Summer (School’s Out!) Stress Disorder

Summer 2009 196

Is school out in your area?

It’s been out for over a week around here, and I’m noticing there’s a little extra stress happening in some households.  This seems to happen every year around this time when the predictability and structure of school that keeps kids occupied for a good chunk of the day comes to an end.  And while the last day of school can bring a huge sense of relief and excitement for some families, others might find themselves saying:


Of course, Summer Stress Disorder isn’t a real mental health diagnosis, but the freedom of summer can certainly be a real source of stress for some parents and kids, too.  To keep summer stress to the minimum, consider the following tips:

Talk about it.  Sitting down as a family and talking about schedules, plans and expectations for the next 3 months is a great idea.  Even if your kiddos are preschoolers, they can benefit too.  Older kids (even those home from college) can also benefit from understanding the rules and guidelines for summer (Is curfew the same? Are they expected to work? Do chores around the house?)

Have a plan.  I’m big on planning, and big on structure.  Not everyone shares my philosophy on running a home (which is completely fine, by the way – there are lots of good ways to raise kids!), but I do think having some basic plans for how days and weeks are organized are a good idea.  Will there be time set aside for reading or math practice? Rules around screen time? Participation in camps, volunteer activities, sports or classes?  Kids need downtime, but they need at least a bit of structured time too.

Have fun. Staycation – something popularized in the recession – is now a part of our vocabulary.  The great thing about it is that there are now TONS of websites and blogs dedicated to helping families plan outings near home.  Whether or not big trips are in your summer schedule, fun can be had close to home.  Encourage your kids to help you choose an activity and involve them in the planning process.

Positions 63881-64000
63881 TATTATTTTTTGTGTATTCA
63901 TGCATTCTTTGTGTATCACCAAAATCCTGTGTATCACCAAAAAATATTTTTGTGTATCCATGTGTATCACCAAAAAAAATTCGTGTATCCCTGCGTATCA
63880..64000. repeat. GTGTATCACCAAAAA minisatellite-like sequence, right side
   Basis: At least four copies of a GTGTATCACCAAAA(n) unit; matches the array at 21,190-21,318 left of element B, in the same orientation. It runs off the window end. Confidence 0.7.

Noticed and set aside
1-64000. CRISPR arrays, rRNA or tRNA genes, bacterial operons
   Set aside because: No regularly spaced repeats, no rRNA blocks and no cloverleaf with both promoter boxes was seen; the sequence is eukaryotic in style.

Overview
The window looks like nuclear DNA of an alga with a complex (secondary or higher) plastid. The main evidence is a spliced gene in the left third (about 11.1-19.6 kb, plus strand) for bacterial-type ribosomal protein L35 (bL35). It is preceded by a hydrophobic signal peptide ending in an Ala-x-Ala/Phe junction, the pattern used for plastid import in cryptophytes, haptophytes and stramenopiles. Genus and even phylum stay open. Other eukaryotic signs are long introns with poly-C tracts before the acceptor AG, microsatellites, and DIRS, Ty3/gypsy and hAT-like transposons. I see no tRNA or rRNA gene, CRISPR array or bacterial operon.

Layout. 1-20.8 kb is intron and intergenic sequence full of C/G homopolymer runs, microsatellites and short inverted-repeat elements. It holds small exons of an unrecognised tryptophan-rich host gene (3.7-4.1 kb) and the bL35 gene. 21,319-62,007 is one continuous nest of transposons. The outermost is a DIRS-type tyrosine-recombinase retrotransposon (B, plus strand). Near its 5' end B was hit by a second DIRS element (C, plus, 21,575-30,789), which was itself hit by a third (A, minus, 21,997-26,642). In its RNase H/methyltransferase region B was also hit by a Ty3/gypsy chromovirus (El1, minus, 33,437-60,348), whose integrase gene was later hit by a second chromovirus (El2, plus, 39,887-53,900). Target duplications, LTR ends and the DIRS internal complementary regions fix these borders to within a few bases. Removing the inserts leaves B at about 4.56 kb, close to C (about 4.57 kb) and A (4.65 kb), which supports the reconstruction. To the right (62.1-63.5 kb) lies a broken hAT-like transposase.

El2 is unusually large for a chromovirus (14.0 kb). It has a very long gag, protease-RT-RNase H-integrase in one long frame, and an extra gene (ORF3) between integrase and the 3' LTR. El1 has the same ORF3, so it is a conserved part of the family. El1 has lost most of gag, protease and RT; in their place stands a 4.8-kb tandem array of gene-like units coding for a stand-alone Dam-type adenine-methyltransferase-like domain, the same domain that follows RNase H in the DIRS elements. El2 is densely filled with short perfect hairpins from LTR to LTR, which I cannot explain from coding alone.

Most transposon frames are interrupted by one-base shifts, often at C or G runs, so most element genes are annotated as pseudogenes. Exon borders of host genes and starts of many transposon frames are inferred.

Take a break.  Family time is great, but so is alone time.  Don’t forget to schedule in a bit of time for yourself this summer.  3 months can feel like a reeeeaaaallllly long time when every moment is spent with kids.



Making Summer Simple

Screen shot 2013-06-07 at 11.28.11 AM

The “lazy days of summer” I referred to in my last post don’t seem to be coming around as quickly as I would have liked.  Instead, I am having some “crazy days of summer” – running around too fast, too far, and missing perfectly good summer days around here!  In thinking about how to slow down and capture those delicious, slow, long days of summertime I have been compiling a list of ideas.  Thoughts about how we can all slow down and enjoy this season:

  • Check email less often.  Maybe just once in the morning and once at night will do?
  • Instead of posting about your comings and goings on Facebook – get offline and actually experience them! Consider implementing media-free days for yourself
  • Go to the library and stock up on books: fiction, non-fiction, coffee table books, magazines.  Having lots of reading (and “looking”) material on hand might encourage you to actually sit down and relax!
  • Make eating easy.  Check out my post on healthy summer eating.  For some simple summertime recipes check out Produce for Kids.
  • Say no.  Showers, parties, open houses, and birthday celebrations can be fun – but they can eat up time like nobody’s business.  Be picky about how your spend your time and practice saying “no thank you” if need be.
  • Keep a list of fun activities handy.  I’ve known several families who keep a list of fun, relatively easy activities nearby so if they are ever at a loss of things to do, they can simply check their list.  Ideas might include: a local hike, a trip to the zoo, a picnic in the park, pizza at the pool (one of my faves), a midnight movie, and so on.
  • Do something new.  It’s so easy to get into ruts and routines so rigid that we never try new things.  Summer, with its zillions of activities, can be a wonderful time to try new things.  Pickleball, anyone?